NATURE in Classic Quotes

Simple words can express big ideas - learn how great writers to make beautiful sentences with common words.
Quotes from The Last of the Mohicans by James Fenimore Cooper
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 Current Search - nature in The Last of the Mohicans
1  unaccountable freaks which nature sometimes plays in the.
The Last of the Mohicans By James Fenimore Cooper
Get Context   In CHAPTER 2
2  The holy Bible is not more true, and that is the truest thing in nature.
The Last of the Mohicans By James Fenimore Cooper
Get Context   In CHAPTER 3
3  The facilities which nature had there offered to the march of the combatants were too obvious to be neglected.
The Last of the Mohicans By James Fenimore Cooper
Get Context   In CHAPTER 1
4  Heyward prepared to comply, though with strong disgust at the nature of the office he was compelled to execute.
The Last of the Mohicans By James Fenimore Cooper
Get Context   In CHAPTER 4
5  The travelers anxiously regarded the upright, flexible figure of the young Mohican, graceful and unrestrained in the attitudes and movements of nature.
The Last of the Mohicans By James Fenimore Cooper
Get Context   In CHAPTER 6
6  In vain were the eyes of each individual bent along the opposite shores, in quest of some signs of life, that might explain the nature of the interruption they had heard.
The Last of the Mohicans By James Fenimore Cooper
Get Context   In CHAPTER 7
7  The hard, weather-beaten features of the scout began to work, and when she had ended, he dropped his chin to his hand, like a man musing profoundly on the nature of the proposal.
The Last of the Mohicans By James Fenimore Cooper
Get Context   In CHAPTER 8
8  You understand the nature of an Indian's wishes," he concluded, as he led her toward the place where she was expected, "and must be prodigal of your offers of powder and blankets.
The Last of the Mohicans By James Fenimore Cooper
Get Context   In CHAPTER 11
9  The uproar which had so lately echoed through the vaults of the forest was gone, leaving the rush of the waters to swell and sink on the currents of the air, in the unmingled sweetness of nature.
The Last of the Mohicans By James Fenimore Cooper
Get Context   In CHAPTER 9
10  Alice made no very powerful effort to control her merriment; and even the dark, thoughtful eye of Cora lighted with a humor that it would seem, the habit, rather than the nature, of its mistress repressed.
The Last of the Mohicans By James Fenimore Cooper
Get Context   In CHAPTER 2
11  As bright examples of great qualities are but too uncommon among Christians, so are they singular and solitary with the Indians; though, for the honor of our common nature, neither are incapable of producing them.
The Last of the Mohicans By James Fenimore Cooper
Get Context   In CHAPTER 6
12  At the further extremity of a narrow, deep cavern in the rock, whose length appeared much extended by the perspective and the nature of the light by which it was seen, was seated the scout, holding a blazing knot of pine.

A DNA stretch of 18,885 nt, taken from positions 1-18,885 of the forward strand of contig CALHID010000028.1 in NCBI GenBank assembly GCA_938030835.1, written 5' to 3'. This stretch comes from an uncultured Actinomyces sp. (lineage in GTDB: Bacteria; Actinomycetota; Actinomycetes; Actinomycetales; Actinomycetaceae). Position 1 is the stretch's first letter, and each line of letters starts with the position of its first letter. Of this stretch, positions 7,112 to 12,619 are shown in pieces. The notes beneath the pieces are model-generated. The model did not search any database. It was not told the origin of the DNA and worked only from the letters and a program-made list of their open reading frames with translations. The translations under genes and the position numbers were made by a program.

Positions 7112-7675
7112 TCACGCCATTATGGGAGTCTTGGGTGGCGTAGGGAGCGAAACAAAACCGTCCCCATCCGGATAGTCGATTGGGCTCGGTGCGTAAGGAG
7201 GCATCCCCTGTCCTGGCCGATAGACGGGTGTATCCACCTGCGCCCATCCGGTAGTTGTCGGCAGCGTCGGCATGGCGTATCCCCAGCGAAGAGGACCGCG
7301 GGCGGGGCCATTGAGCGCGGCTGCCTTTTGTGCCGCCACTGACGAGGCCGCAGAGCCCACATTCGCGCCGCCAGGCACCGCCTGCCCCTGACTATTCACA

The Last of the Mohicans By James Fenimore Cooper
Get Context   In CHAPTER 6
13  Although his alarming communication was not received without much secret terror by the listeners, his earnest and impressive manner, aided perhaps by the nature of the danger, succeeded in bracing their nerves to undergo some unlooked-for and unusual trial.
The Last of the Mohicans By James Fenimore Cooper
Get Context   In CHAPTER 5
14  The unwonted cry had brought the sisters, together with the wounded David, from their place of refuge; and the whole party, at a single glance, was made acquainted with the nature of the disaster that had disturbed even the practiced stoicism of their youthful Indian protector.
The Last of the Mohicans By James Fenimore Cooper
Get Context   In CHAPTER 8
15  It was evident that his momentary weakness had vanished with the explanation of a mystery which his own experience had not served to fathom; and though he now felt all the realities of their actual condition, that he was prepared to meet them with the energy of his hardy nature.
The Last of the Mohicans By James Fenimore Cooper
Get Context   In CHAPTER 7
16  As the Huron used his native language, the prisoners, notwithstanding the caution of the natives had kept them within the swing of their tomahawks, could only conjecture the substance of his harangue from the nature of those significant gestures with which an Indian always illustrates his eloquence.
The Last of the Mohicans By James Fenimore Cooper
Get Context   In CHAPTER 11
17  But the scout, who had placed his chin in his hand, with an expression of cold indifference, gradually suffered his rigid features to relax, until, as verse succeeded verse, he felt his iron nature subdued, while his recollection was carried back to boyhood, when his ears had been accustomed to listen to similar sounds of praise, in the settlements of the colony.
The Last of the Mohicans By James Fenimore Cooper
Get Context   In CHAPTER 6
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